Today all tablets are referred to by an official 9- number. The old numbers, however, may be of some help in reconstructing the history of the collection. The Uruk tablets carry ucbC numbers 100-195; 201-202 (UCP 9/1/1); and 350-409 (UCP 9/1/2). The Ur III tablets are numbered 410-508 (UCP 9/2/1) and 601-724. The Old Babylonian letters continue with 725-754. All these texts were in Lutz’s hands before 1929, and were presumably owned by the Department. Nothing is known about the background of ucbC 755, the Old Babylonian libanomancy (smoke omen) tablet (UCP 9/5). ucbC 756 (UCP 9/6), is the text from Tell Seba’ (Diyala) that Lutz bought in Baghdad. The Ishchali documents (UCP 10/1; 1931), which also belong with the Baghdad purchases, number ucbC 757-866. It is likely, therefore, that all ucbC numbers 756 (or 755) and higher are from the lot purchased by Lutz while he was in Iraq. For unknown reasons, Lutz occasionally used ucbC numbers 1200 and higher. These include the apotropaic figurines (ucbC 1200 and 1201; UCP 9/7) and a tablet from Nuzi (ucbC 1285; UCP 9/11). The figurines are known to belong to the Baghdad lot, while the Nuzi text may well have been bought from the Harvard excavation, which was underway when Lutz was in Baghdad. The ucbC 1200-numbers, therefore, most likely also come from the Baghdad period.

The ownership of the tablets probably remained rather vague for a long period of time. The tablets that Lutz published before 1929 were, by that time, in the possession not of the museum, but rather of the Department of Semitic Languages. No records were found that document the transfer to the museum of ownership of this group, which may well have been larger than the group of tablets published. The tablets purchased in Baghdad were meant for the museum, but they were not all immediately stored and catalogued there. In a letter to Lutz dated 1943, E.W. Gifford, curator of the Museum of Anthropology, inquires about the whereabouts of certain tablets published by Lutz: the Uruk tablets (UCP 9/1); the Old Babylonian letters (UCP 9/4); the Old Babylonian divination text (UCP 9/5); the Ishchali texts (UCP 10/1) and a Sin-Kašid text (UCP 10/2). Gifford could not find these tablets in the museum, and they had not yet been officially catalogued. As it turned out, all these tablets, including pre-1929 exemplars as well as objects bought in Iraq, were still in Lutz’s office 13 years after the date of their official acquisition by the museum.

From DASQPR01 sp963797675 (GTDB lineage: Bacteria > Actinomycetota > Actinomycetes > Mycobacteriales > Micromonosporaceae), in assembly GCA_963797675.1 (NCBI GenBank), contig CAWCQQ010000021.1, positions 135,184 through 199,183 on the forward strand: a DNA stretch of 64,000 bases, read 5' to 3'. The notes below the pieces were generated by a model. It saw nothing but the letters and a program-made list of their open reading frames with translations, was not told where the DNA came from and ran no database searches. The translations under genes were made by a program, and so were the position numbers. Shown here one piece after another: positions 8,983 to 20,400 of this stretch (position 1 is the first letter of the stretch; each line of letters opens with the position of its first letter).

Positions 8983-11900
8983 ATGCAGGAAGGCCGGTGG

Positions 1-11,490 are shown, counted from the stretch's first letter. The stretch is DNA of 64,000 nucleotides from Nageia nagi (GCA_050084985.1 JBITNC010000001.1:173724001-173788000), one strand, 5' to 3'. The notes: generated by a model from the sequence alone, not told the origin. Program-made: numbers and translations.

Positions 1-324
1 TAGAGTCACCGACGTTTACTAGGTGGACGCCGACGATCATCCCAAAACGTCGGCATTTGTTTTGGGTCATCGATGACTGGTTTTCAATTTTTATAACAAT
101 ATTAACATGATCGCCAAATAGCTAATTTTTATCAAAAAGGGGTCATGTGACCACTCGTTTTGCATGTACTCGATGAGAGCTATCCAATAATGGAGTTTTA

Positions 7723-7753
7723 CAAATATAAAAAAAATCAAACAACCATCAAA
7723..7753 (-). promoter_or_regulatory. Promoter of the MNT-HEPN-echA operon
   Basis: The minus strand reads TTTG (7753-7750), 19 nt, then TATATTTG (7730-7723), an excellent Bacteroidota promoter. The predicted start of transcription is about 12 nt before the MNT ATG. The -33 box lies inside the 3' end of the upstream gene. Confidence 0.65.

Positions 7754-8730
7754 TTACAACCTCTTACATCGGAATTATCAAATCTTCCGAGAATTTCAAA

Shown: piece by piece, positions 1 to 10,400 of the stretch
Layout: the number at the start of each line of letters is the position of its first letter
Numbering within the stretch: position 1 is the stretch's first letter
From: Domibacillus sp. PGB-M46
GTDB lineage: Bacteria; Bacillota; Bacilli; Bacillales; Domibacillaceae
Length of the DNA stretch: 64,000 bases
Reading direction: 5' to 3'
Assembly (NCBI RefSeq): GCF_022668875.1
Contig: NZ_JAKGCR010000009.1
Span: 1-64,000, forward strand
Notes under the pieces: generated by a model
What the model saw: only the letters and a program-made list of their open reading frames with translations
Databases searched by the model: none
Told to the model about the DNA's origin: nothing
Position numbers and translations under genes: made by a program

As we have stated, Kohlberg is mentioned as the sole donor in the records of accession no. 649. Whether, in fact, this is accurate for the pre-1929 tablets remains unclear. The November 1928 California Monthly article mentions “small funds” from the University that enabled Lutz to buy some tablets; it is unlikely that these funds sufficed for all the tablets published in UCP 9/1, 9/2 and 9/4. Lutz had worked at Yale and the University of Pennsylvania before he accepted the position at Berkeley. During that period, he may have developed contacts with the dealers who supplied the universities on the East Coast; his contact with Kohlberg may also date from this time.

The HMA tablets and CDLI

The initiative to publish, beginning with the Ur III-period tablets, the Hearst collection on the CDLI web site was taken by Niek Veldhuis, Professor of Assyriology in the Department of Near Eastern Studies at UC Berkeley. The project was funded by a Junior Faculty Research Grant of the UC Berkeley Committee on Research (2002) and by a generous grant from the Center for Information Technology Research in the Interest of Society (CITRIS). The tablets were scanned and collated by John Carnahan, research assistant at NES, while Victoria Bradshaw, collections manager of the Hearst Museum, arranged all practical matters in the museum. We have coordinated our work on images, catalogue, and transliteration with R. K. Englund and M. Fitzgerald of the CDLI office at UCLA.

Documentation used

No. 649 accession records at the P.A. Hearst Museum of Anthropology

University of California at Berkeley; Department of Anthropology archives: Lutz

“Babylon as Seen by Professor Henry F. Lutz” The California Monthly, November 1928, 12-14.

“Babylon Brought Closer,” The California Monthly, December 1928, 20.

“Our Babylonian Expedition,” The California Monthly, December 1929, 32.

“Alumni in Babylonia,” The California Monthly, December 1929, 36.

University of California Publications in Semitic Philology (UCP) 9 and 10.

Foxvog, Daniel (1996) “Ur III Economic Texts at Berkeley,” Acta Sumerologica 18: 47-92.

Foxvog, Daniel (1978) “Royal Inscriptions at Berkley,” Revue d’Assyriologie 72: 41-46

Foxvog, Daniel (1976) “Texts and Fragments 101-106,” Journal of Cuneiform Studies 28: 101-106.